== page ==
Samuel L. Stanley Jr., MD
America’s economic pre-eminence is built on a history of scientific and technological breakthroughs, and the key role of higher education in driving innovation is indisputable.
The discoveries that make us great rest in turn on the cultivation and empowerment of young minds — the dazzling talents that have traditionally emerged from all national, ethnic and class backgrounds.
Yet this key component of the American Dream may be at risk. Today, according to the Financial Times, 25-to-34-year-olds in the United States are no better educated than 55-to-64-year-olds. This is true of no other high-income country and reflects the transmission of educational disadvantages across generations.
A 2014 Organisation for Economic Cooperation and Development (OECD) study, “Focus on Inequality and Growth,” documented alarming trends in economic inequality and concluded starkly: “When income inequality rises, economic growth falls. One reason is that poorer members of society are less able to invest in their education. Tackling inequality can make our societies fairer and our economies stronger.”
A critical challenge for our society lies within this nexus between education and income — and at Stony Brook, I’m proud to say, we’re demonstrably doing something about it.
According to a new study led by the Stanford Institute for Economic Policy Research, a Stony Brook University education provides a proven path toward upward mobility for students from low-income households.
Titled “Mobility Report Cards: The Role of Colleges in Intergenerational Mobility,” the report ranks Stony Brook among the top 10 colleges and universities in the nation whose students begin college at the bottom fifth of income distribution and then go on to earn in the top three-fifths of income distribution.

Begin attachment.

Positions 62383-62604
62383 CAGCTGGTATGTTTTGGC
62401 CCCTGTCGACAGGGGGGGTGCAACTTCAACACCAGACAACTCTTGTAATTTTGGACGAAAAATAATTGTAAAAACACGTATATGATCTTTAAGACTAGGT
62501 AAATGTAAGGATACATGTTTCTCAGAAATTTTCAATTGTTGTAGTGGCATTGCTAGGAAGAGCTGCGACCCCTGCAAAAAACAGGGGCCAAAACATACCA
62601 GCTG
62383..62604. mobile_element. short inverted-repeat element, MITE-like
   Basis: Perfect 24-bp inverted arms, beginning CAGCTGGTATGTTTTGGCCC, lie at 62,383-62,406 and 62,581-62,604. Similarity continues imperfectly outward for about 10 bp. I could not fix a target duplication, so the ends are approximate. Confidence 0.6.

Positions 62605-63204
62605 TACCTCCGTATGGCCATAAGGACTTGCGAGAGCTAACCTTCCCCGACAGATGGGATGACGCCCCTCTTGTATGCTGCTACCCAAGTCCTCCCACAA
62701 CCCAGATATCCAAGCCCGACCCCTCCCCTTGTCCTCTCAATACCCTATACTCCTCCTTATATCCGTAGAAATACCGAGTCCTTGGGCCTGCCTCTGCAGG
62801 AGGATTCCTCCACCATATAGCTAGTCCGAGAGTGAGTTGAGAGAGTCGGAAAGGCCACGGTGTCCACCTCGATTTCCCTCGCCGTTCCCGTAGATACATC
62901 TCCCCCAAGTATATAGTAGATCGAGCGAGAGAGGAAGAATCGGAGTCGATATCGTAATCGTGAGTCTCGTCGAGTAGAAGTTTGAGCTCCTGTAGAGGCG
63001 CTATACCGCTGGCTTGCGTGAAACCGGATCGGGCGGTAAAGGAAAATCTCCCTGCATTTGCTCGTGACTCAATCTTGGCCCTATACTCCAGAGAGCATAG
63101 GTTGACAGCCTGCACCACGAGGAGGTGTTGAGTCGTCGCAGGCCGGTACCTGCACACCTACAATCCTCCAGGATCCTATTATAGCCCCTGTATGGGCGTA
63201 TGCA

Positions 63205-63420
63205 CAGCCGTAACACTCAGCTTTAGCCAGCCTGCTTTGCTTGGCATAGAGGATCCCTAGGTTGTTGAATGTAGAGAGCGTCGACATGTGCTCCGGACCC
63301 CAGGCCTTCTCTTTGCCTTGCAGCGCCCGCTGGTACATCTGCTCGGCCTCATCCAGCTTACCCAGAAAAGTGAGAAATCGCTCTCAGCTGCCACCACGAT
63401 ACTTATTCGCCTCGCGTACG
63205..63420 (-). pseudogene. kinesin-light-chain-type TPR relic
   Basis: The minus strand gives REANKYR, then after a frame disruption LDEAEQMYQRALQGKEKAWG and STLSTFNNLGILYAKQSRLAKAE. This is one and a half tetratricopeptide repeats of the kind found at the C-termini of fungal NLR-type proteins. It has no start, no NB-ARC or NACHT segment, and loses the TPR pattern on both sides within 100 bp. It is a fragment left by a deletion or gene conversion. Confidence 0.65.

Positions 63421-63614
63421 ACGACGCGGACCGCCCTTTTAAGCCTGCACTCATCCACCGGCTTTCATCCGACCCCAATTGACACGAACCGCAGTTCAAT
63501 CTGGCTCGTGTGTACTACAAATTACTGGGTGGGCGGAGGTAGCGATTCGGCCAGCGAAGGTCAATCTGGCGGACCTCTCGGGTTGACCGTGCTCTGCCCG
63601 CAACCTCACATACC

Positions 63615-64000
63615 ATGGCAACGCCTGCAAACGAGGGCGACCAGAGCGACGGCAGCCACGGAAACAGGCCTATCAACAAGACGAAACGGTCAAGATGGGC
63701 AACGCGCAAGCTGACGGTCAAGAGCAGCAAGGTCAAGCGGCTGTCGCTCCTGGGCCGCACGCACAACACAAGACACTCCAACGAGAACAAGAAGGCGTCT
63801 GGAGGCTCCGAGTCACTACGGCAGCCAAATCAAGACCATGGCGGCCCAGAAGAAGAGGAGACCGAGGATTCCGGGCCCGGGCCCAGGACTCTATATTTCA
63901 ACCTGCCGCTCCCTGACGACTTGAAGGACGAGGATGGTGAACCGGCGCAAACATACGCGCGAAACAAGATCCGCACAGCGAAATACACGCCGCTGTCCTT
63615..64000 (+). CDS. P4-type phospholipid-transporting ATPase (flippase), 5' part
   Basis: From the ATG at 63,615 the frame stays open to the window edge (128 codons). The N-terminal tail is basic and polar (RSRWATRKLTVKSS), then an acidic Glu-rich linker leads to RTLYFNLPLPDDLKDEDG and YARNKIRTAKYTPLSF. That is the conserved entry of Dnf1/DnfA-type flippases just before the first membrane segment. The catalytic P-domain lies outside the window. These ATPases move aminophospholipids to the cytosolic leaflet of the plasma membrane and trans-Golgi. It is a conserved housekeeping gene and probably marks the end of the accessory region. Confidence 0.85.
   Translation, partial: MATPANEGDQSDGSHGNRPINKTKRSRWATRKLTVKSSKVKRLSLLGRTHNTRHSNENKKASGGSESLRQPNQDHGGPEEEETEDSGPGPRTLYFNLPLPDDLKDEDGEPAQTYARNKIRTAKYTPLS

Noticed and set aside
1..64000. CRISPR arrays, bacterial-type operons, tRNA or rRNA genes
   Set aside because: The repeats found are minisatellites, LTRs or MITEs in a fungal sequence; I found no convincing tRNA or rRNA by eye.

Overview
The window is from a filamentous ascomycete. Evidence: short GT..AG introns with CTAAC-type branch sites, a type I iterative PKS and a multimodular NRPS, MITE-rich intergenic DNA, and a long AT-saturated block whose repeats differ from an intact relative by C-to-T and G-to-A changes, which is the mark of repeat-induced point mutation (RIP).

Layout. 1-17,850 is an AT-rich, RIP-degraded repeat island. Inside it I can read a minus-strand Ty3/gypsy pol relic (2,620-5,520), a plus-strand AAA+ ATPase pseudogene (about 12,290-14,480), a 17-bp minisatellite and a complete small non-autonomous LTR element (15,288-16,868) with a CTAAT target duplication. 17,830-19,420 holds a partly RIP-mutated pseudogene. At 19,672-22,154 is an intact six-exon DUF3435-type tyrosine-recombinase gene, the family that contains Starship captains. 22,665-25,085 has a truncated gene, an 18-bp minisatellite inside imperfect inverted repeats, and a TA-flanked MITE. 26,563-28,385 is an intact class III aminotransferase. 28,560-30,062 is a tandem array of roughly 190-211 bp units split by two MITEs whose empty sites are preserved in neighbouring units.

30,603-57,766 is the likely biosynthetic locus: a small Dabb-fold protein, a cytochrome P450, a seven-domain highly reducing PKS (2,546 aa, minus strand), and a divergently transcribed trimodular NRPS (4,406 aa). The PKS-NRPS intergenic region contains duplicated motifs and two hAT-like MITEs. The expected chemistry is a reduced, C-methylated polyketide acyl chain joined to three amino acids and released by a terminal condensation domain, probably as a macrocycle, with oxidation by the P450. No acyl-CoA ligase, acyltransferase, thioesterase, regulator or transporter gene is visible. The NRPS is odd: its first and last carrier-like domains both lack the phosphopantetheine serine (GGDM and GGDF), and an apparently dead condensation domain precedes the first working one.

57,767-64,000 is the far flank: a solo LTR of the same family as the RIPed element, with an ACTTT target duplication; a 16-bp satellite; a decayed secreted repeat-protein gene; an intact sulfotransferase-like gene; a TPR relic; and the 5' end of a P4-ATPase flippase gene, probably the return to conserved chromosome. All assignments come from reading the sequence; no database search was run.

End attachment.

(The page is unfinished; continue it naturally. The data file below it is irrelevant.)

The study is a striking confirmation of Stony Brook’s unique strengths as an engine of social mobility. We admit the best and brightest students, regardless of economic status, and give them the top-flight education and support they need for success.
In short, at Stony Brook we’re doing our share — indeed, far beyond our share — to tackle economic polarization. Every day, as we pursue academic excellence, we are helping to fuel the innovation, growth and social cohesion on which America’s future relies.
The central importance of social mobility to our University is reflected throughout this issue, from the inspiring journeys of students Shane Ford and Danielle Meyers, to the remarkable career trajectory of alumnus Bergre Escorbores. Our commitment to facilitating just and welcoming immigration policies, too, is intertwined with the social aspects of Stony Brook’s mission.
Meanwhile, the continuing excellence of our cutting-edge research bears witness to the success of our model. I am confident that our exceptionally diverse and talented student body will join the next generation of game-changing researchers and entrepreneurs, equaling and perhaps surpassing the accomplishments of pioneers like Jonathan Oringer, Eckard Wimmer and Yusuf Hannun.
Actor and philanthropist Michael J. Fox, who addressed the Class of 2017 at our May Commencement, might have been reading my thoughts when he said: “You represent a world of endless possibilities. Among you may be the first human to walk on Mars, the engineer who will revolutionize the world’s energy technology, the next great investigative journalist who exposes corruption, or the groundbreaking scientist who discovers the cure for Parkinson’s.”
That’s why our doors will always stand open to the intellect and energy that promise to transform our world. Where each of us comes from is irrelevant. At Stony Brook, it’s all about where we’re going.